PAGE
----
• Patients – While patients have an immense amount to gain through the expansion and improvement of screening technologies, they are also vulnerable to the risks of overdiagnosis, which could lead to costly and harmful testing if; specificity limitations in current screening technologies are a key hurdle to overcoming this
Scenario Subtopic 2 – Increase Adoption of Large Panel Testing

Figure 3 – Potential evolutionary staging of events and key stakeholder impacts assuming broadly expanded use of large panel molecular diagnostic testsKey Stakeholder Impacts

  • Pathologists / Hospital Path. Departments If large panel testing (i.e. comprehensive genomic profiling, WES) becomes a routine part of cancer patient workup, this would dramatically raise the bar for platform, bioinformatics, and training requirements necessary to support these tests
  • Testing would likely centralize to reference labs (i.e. FMI, MSKCC), as they move out of community hospital core pathology labs
  • Patients – The amount of data generated from a single large panel test could inform multiple lines of treatment, helping patients and clinicians understand options for multiple lines of therapy without the need for retesting following treatment failure or disease progression
  • Diagnostic Developers – As validated platforms are continuously able to answer broader questions without the need for follow-on testing, refinements to workflow, batching, and turnaround time may become top priority for test developers rather than new panel validation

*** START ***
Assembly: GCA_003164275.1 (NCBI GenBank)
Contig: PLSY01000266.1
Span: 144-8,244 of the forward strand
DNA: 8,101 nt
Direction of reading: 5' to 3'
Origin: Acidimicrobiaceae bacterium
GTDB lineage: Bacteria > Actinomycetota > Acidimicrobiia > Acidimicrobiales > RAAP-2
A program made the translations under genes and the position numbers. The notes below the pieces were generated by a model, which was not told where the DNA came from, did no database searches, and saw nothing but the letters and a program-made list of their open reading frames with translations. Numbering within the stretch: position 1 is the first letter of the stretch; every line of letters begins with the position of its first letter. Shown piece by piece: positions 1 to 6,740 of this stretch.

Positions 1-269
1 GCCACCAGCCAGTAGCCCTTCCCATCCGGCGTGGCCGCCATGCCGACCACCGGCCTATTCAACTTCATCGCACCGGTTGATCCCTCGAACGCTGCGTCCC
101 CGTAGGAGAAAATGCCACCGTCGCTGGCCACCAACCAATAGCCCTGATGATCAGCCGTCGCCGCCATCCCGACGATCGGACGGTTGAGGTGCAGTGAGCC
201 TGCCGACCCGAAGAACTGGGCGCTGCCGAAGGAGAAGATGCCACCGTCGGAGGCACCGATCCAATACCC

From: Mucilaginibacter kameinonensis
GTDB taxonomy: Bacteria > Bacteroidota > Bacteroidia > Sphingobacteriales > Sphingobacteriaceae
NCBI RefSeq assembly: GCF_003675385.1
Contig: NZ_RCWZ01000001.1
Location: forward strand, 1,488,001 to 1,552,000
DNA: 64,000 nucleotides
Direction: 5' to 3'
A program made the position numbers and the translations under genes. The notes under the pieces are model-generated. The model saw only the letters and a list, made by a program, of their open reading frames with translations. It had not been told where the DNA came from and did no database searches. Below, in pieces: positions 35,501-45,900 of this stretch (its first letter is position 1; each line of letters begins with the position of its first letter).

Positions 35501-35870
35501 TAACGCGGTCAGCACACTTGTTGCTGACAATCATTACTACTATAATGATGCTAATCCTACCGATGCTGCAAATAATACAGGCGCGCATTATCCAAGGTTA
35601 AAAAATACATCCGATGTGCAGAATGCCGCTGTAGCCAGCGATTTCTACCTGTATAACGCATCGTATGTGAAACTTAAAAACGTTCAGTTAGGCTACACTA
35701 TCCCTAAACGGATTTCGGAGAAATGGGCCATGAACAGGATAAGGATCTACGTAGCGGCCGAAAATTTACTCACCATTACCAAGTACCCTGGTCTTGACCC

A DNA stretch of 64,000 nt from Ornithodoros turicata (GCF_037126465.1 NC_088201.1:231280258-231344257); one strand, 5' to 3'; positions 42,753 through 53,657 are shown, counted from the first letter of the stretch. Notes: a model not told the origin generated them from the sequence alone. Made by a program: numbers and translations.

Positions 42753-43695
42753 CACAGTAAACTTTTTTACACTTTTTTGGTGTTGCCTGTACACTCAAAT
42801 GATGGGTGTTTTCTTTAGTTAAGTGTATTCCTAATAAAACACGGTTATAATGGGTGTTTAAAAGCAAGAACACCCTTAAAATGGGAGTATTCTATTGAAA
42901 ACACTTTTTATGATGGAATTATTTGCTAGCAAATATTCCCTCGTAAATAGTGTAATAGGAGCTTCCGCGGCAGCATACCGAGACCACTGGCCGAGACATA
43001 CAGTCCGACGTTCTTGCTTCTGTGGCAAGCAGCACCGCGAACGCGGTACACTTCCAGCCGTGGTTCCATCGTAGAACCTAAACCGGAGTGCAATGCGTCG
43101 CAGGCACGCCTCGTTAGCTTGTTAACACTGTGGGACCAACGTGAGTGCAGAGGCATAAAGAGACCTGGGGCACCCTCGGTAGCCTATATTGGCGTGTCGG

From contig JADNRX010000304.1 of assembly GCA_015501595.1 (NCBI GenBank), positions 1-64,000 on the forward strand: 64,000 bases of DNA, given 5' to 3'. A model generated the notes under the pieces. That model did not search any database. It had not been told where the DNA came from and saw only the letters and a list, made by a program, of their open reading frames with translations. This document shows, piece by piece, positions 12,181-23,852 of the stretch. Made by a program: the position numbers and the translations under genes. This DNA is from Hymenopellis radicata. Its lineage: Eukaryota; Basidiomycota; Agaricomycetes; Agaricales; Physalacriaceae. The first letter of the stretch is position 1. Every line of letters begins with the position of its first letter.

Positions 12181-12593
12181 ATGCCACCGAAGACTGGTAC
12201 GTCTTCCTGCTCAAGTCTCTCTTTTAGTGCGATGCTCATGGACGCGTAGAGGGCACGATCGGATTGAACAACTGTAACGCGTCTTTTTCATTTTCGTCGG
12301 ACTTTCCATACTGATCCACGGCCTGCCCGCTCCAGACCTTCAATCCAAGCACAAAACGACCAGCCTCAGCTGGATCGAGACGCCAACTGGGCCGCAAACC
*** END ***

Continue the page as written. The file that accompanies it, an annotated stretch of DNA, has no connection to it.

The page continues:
• More distantly in the future, it is possible that WES / WTS will be highly refined and there is less need for new advancements in test hardware or chemistry; new diagnostic development could be based on algorithm refinement guided by RWD / Health AI
  • Pharmaceutical / Therapeutic Developers – As physicians / patients gain more data on actionable mutations, this could drive increased use of driver mutation-targeted therapies; a trend towards pan-tumor therapeutic approvals (i.e. NTRK, MSI) will be a key driver here If the historical trend of rising drug prices continues and more approvals are contingent on CDx’s, pharmaceutical companies may decide to underwrite the cost of testing to ease access to therapies
Key Considerations for Precision Medicine Developers

From the above scenarios of increased screening and expanded us of large panel testing, there are several key takeaways with implications for all players in the precision medicine space:

  1. Shift Towards Earlier Stage Disease – As cancer is increasingly detected and treated at earlier stages, be prepared to manage healthier patients in community settings with localized rather than systemic interventions
  2. Pricing for Long-Term vs Acute Cancer Care –Treatment may become episodic vs acute; adverse events less acceptable, and value-based care will be key
  3. Testing Centralization – Technical / bioinformatics requirements of future tests may consolidate future testing to centralized reference labs; rapid turnaround time and actionable reports will be crucial to capturing community hospital markets

Enjoy this report? Check out our previous post outlining key painpoints / unmet needs in the precision oncology landscape today